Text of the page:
You shouldn’t have to have a driver license or state or national ID kkkard at all. Driver licenses started as a tax receipt. You paid once a year and got a receipt. But then, some bright statist decided they’d better be sure to have the person’s name on the receipt, because, when asked, someone might produce someone else’s receipt. So they added names, then addresses, then descriptions of height, weight, hair and eye color, now finger-prints, vehicle registration, protection racket proof of payments… It wasn’t until the 1930s that they started declaring out of nowhere that “driving is a prvilege”. Before the New Raw Deal it had always been a right, an aspect of liberty.

    Read the Arizona law for yourself:
    http://www.azleg.gov/legtext/49leg/2r/bills/sb1070s.pdf

  36. WhatThe says:

    Plenty of people are finding fault with the Arizona law SB1070 signed by Gov. Jan Brewer,(1) but evidently they haven’t considered, or are trying to hide the fact that the Federal law ICE287 is essentially the same law.(2)
    There needs to be no question why the ACLU, and other entities have been protesting SB1070, because they also protested the federal ICE 287 program.(3)

    When Senor Wences, Felipe Calderon, from Mexico criticizes Arizona’s law, something is blatantly wrong. How can Mexico’s President, who enforces harsh immigration law/s, and knows little about Arizona’s problems be given creditability?(4)

    When Eric Holder calls SB1070 possibly unconstitutional, without reading the law, something is blatantly wrong.(5)

    If people did read the bill they would find racial profiling is specifically addressed, and prohibited.
    Why is it OK for a fed program to crack down on illegals, but if Arizona wants to enforce the same rules, Arizona is racist?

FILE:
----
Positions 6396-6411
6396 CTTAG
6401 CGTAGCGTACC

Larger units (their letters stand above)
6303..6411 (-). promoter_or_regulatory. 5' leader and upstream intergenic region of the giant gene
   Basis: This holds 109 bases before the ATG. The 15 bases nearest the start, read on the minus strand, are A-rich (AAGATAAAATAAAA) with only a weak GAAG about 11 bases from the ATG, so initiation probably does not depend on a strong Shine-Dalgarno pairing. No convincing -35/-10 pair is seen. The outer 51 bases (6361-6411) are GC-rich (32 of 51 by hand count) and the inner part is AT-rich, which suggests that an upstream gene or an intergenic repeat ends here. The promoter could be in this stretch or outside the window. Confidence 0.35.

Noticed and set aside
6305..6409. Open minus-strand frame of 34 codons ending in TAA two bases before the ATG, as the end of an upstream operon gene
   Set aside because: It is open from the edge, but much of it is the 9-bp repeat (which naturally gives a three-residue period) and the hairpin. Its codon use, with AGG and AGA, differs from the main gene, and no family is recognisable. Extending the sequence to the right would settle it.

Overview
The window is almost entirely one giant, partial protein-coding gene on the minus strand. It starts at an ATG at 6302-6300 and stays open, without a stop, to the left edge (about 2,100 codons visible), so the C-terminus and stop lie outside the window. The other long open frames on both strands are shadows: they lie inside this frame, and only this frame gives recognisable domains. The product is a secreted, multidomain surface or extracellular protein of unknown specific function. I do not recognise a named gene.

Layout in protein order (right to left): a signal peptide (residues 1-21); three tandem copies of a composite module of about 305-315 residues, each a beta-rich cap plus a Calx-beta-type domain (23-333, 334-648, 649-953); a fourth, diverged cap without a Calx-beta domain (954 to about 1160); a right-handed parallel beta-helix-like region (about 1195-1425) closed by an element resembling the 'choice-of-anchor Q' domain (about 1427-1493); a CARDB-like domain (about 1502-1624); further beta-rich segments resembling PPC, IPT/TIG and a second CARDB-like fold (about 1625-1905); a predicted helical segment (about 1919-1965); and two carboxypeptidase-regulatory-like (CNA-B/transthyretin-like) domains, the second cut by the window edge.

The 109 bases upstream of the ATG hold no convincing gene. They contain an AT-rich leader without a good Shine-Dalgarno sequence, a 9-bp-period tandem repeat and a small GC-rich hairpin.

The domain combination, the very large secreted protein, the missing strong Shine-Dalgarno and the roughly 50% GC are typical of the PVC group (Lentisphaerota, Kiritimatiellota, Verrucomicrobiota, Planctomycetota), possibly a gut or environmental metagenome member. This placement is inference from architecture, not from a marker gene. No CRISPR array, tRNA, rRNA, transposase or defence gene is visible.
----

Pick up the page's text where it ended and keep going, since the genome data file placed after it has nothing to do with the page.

As Governor Brewer has said “I just keep questioning the fact of the continuation of misleading, I believe, the American public on the facts…. I have repeatedly, sent letters to the administration and to the president of the United States with absolutely no response… A nation without borders is like a house without walls. It collapses. We need help, Mr. President.”(6)

    Are we a nation of children, allowing our nanny state to MISlead us? It’s evident the media is not researching all the facts. When will people admit they are getting sc***ed; states are getting forced to protect themselves, because the federal gov. is not doing its job.

    — People need to register for e-mails from their reps., or do something to know what their gov. is doing —- if we don’t know the truth, we don’t know how to vote, and who the corrupt are, in order to BOOT THE CORRUPT OUT.

    1. -azgovernor-gov/Governor Brewer Announces Arizona Border Security Plan April 22, 2010
    -azgovernor-gov/STATEMENT BY GOVERNOR JAN BREWER April 23, 2010
    -azgovernor-gov/documents/MisguidedBoycottESPNCommentary.pdf
    -nytimes-com Arizona Enacts Stringent Law on Immigration April 23, 2010
    -foxnews-com Top Official Says Feds May Not Process Illegals Referred From Arizona 5/21/2010